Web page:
As Instagram becomes InstaFace, mastodon and pixelfed.social/ become more important, but the question remains whether either will become "active" enough to provide users with the connection & interaction to make it worthwhile. I embrace the smallness of both platforms, but I often feel like I'm posting in a vacuum, a long ways off from the Web in the 1990s when long, reciprocal conversations would spontaneously erupt. Maybe we should stop using the star and instead, comment. Peace.

@dogtrax I still do buckets. I'm therefore much more dependent on the weather and physics -- as the tree warms, the cooler moisture gravitates up from the roots, picks up sugar and the pressure forces the liquid out the taps. Nowadays, those with lines use vacuum pumps just suck out the sap. This is how it looked 100 years ago.

I have begun to ready myself to slow down time: Sugaring -- what we call making maple syrup. It is a glacial occupation because you can't make a boiling liquid boil faster. And since it takes from 32-40 gallons of sap (depending on its sugar content) to make a gallon of syrup, you boil for a long, long time. But you see things. Like owls. And I'm glad my pal, a Bard, (pictured below) is back to join our ritual once again.

I will write more as the season gets underway.

Today I had lunch with a friend, a writer, teacher, innovator. She has helped me take chances -- to go with ideas that I knew to be good. In return, I read her stories and tell her what I think; honestly; specifically. She writes a short story a month. With my critique of her, with my work at Young Writers Project, and in journalism it has been about reaching audience. I told her I didn't care anymore. Audience was of no matter. I am doing it for the enjoyment. And I feel freed.

Want to give a shoutout to a fellow mastodoner and small pedagogy fan ... @lauraritchie ( @katebowles @tdorey @ShorterPearson @dogtrax @cogdog ) Check out Laura's brilliant cello performance of Debussy Concerto (if you're impatient, slide to 4:20 for beginning of music). This is 13 minutes of bliss. archive.org/details/DebussySon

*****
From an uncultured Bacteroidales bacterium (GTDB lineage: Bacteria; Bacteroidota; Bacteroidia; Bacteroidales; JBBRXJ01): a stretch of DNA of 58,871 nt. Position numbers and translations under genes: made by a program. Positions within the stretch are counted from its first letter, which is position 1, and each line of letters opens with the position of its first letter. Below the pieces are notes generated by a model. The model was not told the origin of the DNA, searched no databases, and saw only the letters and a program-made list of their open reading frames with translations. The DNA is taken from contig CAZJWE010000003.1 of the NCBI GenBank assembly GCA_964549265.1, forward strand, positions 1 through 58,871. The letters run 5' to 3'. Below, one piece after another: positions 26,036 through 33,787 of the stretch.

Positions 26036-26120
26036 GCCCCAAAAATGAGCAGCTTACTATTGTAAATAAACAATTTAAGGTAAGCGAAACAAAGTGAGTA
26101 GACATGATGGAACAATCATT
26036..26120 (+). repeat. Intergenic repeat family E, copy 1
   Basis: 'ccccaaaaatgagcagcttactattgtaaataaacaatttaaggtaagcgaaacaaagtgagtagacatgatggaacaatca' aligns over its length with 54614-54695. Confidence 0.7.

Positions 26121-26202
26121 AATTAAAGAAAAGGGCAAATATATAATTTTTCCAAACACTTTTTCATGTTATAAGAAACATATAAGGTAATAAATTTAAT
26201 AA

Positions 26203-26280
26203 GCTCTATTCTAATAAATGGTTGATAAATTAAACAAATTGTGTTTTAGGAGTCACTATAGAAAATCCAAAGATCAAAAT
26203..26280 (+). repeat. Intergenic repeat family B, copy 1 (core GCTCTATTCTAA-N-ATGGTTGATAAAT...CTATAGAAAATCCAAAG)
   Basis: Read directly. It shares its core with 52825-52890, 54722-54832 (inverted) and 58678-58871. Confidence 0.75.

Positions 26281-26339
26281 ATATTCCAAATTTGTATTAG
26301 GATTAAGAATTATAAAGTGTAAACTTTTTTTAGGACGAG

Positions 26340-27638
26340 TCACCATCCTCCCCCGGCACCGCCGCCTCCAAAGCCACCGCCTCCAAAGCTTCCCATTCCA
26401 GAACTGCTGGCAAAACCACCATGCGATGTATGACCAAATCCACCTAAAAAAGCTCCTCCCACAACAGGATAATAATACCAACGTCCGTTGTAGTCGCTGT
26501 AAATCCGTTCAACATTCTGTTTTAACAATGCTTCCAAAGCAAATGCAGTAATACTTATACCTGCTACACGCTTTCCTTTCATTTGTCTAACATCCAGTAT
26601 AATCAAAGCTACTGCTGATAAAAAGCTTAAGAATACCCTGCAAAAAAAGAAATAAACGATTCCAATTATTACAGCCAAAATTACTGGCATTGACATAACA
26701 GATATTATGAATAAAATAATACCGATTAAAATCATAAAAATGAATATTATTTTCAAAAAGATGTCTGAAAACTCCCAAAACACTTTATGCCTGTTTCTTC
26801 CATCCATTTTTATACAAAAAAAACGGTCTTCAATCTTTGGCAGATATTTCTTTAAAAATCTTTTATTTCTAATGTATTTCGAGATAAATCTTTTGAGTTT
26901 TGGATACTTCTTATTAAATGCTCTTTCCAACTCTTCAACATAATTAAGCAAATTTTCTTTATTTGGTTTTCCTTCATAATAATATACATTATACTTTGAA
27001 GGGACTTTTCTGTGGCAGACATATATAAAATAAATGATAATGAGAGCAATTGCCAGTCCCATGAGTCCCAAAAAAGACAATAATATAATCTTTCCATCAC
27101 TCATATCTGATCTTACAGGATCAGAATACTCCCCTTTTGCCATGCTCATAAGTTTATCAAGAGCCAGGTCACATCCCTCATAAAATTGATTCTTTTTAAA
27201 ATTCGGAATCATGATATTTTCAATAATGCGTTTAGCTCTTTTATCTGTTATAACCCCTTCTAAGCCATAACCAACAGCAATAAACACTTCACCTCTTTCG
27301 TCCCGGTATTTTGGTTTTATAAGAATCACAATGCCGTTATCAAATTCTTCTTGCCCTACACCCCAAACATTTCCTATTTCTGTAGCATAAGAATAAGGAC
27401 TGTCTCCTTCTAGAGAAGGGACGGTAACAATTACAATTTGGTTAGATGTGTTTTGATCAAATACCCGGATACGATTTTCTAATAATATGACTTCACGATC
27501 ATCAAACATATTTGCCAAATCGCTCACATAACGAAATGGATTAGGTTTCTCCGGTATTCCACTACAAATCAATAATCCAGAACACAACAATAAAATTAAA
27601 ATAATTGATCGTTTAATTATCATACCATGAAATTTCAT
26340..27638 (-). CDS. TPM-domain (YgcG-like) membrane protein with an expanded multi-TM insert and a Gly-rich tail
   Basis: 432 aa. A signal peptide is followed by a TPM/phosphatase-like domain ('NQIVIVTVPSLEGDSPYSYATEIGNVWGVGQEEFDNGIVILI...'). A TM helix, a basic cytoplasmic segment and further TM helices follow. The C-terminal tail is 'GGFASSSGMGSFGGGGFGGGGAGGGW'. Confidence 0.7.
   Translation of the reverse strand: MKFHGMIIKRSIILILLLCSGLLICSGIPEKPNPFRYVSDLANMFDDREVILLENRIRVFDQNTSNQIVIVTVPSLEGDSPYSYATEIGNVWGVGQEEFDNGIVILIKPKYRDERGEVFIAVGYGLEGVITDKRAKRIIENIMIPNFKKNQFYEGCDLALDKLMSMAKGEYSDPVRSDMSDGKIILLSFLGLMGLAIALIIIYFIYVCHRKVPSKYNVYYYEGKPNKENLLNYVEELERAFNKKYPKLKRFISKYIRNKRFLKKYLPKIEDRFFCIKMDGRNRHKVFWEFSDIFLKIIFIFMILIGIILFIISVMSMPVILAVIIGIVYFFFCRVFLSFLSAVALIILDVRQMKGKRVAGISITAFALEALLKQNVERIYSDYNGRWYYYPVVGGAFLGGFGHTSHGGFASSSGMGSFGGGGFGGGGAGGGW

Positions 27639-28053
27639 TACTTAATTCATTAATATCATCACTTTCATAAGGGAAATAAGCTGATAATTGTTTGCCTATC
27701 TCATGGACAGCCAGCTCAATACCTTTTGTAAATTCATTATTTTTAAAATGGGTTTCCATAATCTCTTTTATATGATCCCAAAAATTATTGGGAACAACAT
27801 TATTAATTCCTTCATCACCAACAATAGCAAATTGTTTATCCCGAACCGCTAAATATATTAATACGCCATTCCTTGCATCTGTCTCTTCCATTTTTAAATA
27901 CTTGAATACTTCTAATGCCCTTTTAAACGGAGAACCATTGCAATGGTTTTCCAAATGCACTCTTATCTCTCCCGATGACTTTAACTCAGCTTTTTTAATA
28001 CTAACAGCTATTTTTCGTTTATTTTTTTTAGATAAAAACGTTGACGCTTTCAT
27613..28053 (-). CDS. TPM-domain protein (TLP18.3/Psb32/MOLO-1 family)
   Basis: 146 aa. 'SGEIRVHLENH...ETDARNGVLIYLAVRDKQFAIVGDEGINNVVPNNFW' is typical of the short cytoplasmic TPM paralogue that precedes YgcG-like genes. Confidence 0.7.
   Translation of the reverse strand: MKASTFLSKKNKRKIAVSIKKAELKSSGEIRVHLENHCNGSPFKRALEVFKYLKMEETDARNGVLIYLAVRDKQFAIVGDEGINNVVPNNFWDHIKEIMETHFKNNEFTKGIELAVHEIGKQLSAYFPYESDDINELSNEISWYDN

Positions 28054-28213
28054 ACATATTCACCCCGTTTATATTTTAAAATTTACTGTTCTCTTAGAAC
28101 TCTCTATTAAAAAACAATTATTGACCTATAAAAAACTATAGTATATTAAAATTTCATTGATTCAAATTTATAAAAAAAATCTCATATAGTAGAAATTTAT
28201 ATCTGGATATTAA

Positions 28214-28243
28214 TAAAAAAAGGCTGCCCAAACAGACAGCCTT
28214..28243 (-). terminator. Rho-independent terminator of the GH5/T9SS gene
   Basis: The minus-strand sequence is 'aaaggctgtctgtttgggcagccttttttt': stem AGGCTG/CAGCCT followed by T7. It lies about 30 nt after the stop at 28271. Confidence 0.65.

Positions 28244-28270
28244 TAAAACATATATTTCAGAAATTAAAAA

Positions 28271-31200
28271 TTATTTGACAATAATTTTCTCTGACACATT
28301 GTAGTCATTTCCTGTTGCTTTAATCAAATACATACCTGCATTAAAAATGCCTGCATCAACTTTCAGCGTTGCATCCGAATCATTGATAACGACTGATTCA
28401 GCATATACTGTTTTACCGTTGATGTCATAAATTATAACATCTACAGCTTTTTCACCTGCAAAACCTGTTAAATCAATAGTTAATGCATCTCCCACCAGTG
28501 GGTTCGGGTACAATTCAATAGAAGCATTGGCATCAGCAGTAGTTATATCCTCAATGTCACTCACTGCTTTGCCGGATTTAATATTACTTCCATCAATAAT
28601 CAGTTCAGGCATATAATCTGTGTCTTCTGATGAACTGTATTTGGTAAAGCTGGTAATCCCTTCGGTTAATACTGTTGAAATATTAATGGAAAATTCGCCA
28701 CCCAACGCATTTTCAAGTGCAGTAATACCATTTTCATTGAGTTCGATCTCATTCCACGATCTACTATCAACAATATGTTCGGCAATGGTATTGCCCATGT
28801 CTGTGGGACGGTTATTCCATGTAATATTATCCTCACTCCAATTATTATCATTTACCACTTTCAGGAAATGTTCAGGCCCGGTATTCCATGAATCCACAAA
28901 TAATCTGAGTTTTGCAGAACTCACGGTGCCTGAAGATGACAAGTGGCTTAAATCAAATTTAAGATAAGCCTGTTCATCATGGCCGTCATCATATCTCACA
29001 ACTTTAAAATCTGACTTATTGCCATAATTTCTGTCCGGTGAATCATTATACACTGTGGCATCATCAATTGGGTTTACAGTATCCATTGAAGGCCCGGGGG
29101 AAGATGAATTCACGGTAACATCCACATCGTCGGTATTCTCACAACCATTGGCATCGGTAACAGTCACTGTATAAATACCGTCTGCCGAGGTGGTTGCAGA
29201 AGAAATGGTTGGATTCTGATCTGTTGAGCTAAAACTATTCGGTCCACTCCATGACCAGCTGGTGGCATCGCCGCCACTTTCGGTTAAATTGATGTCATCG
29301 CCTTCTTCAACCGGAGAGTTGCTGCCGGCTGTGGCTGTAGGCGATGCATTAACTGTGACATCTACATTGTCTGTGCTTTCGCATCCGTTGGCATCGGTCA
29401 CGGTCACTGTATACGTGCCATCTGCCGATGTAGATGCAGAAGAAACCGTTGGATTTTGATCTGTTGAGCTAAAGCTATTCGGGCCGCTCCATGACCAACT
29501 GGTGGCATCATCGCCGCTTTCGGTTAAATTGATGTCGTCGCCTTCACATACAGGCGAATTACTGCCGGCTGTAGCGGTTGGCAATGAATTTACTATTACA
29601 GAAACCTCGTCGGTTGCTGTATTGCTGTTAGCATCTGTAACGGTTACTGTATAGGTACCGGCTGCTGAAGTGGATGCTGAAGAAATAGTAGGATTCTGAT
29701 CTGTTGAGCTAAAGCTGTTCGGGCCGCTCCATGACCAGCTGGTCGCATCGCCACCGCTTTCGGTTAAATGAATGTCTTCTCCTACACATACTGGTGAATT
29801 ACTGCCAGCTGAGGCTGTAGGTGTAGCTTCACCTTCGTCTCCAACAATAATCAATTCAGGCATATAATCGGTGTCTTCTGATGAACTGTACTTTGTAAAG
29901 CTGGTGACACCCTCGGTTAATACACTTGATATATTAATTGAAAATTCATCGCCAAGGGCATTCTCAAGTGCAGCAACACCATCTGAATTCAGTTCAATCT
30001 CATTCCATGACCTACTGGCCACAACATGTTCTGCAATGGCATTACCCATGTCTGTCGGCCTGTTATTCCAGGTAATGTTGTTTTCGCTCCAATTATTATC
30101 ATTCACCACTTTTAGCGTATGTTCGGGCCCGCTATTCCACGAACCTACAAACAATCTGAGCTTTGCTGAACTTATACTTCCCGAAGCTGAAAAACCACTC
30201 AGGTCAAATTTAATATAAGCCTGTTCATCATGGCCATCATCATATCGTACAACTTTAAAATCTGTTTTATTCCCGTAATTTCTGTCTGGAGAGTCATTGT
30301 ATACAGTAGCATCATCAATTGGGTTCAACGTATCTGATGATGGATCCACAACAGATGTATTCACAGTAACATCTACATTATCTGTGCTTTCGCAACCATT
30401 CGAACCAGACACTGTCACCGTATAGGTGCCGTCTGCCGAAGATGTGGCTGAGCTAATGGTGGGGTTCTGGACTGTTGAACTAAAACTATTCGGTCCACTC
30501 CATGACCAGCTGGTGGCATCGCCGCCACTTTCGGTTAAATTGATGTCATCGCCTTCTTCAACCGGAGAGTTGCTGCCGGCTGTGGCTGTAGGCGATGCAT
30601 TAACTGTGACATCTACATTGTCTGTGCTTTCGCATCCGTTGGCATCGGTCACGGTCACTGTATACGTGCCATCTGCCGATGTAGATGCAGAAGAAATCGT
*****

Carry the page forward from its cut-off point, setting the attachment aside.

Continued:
Today, February 19, I celebrate the birthday of my uncle, Frank Glazer, a world-class pianist still performing just weeks before his death in 2015 at 99. His persistence, consistent hard work & deep appreciation of others inspired me & my family, particularly my oldest, also a performing musician. It's important to mark such occasions & keep our ancestors in our hearts. More here: geoffreygevalt.com The photo: Frank performing with aunt Ruth, a soprano & love of his life in 1960.

Last night, I received an email from an Instagram follower, someone I did not know personally, who said she went to my website, read my stories & essays and was deeply moved. In her letter, she summarized her own stories/experiences stirred by reading my posts.A high honor; warmed my heart. A reminder of the initial lure/power of the Web (1990's) to help creatives & the potential of

Let us resume meaningful & specific commenting & read each others' sites.

@dogtrax I sure hope so. All my kids are artists and they say Mont Matre has been replaced by the InterWeb and that style/genre change is much much faster and that the melding of styles and approaches have made distinct movements of art less observable.

@wion I use the analog version. Still like to hold magazines and newspapers and books in my hands. 🙂